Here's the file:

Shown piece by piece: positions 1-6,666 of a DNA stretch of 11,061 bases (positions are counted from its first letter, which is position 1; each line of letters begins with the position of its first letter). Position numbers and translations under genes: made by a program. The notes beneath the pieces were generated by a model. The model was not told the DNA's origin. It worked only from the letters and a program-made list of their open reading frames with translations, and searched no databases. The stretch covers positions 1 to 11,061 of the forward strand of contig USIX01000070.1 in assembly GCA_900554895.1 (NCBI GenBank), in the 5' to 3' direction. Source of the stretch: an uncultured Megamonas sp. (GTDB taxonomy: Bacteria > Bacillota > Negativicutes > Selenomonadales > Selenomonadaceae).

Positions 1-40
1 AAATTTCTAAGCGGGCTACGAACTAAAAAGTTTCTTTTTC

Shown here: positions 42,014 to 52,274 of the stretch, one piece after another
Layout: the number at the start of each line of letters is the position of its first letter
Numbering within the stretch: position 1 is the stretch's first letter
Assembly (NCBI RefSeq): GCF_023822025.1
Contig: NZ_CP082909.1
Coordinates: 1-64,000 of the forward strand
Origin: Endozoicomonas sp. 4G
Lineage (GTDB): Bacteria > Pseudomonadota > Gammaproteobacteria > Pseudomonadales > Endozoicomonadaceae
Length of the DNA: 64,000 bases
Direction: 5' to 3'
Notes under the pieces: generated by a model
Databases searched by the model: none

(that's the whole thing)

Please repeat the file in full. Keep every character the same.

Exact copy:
Shown piece by piece: positions 1-6,666 of a DNA stretch of 11,061 bases (positions are counted from its first letter, which is position 1; each line of letters begins with the position of its first letter). Position numbers and translations under genes: made by a program. The notes beneath the pieces were generated by a model. The model was not told the DNA's origin. It worked only from the letters and a program-made list of their open reading frames with translations, and searched no databases. The stretch covers positions 1 to 11,061 of the forward strand of contig USIX01000070.1 in assembly GCA_900554895.1 (NCBI GenBank), in the 5' to 3' direction. Source of the stretch: an uncultured Megamonas sp. (GTDB taxonomy: Bacteria > Bacillota > Negativicutes > Selenomonadales > Selenomonadaceae).

Positions 1-40
1 AAATTTCTAAGCGGGCTACGAACTAAAAAGTTTCTTTTTC

Shown here: positions 42,014 to 52,274 of the stretch, one piece after another
Layout: the number at the start of each line of letters is the position of its first letter
Numbering within the stretch: position 1 is the stretch's first letter
Assembly (NCBI RefSeq): GCF_023822025.1
Contig: NZ_CP082909.1
Coordinates: 1-64,000 of the forward strand
Origin: Endozoicomonas sp. 4G
Lineage (GTDB): Bacteria > Pseudomonadota > Gammaproteobacteria > Pseudomonadales > Endozoicomonadaceae
Length of the DNA: 64,000 bases
Direction: 5' to 3'
Notes under the pieces: generated by a model
Databases searched by the model: none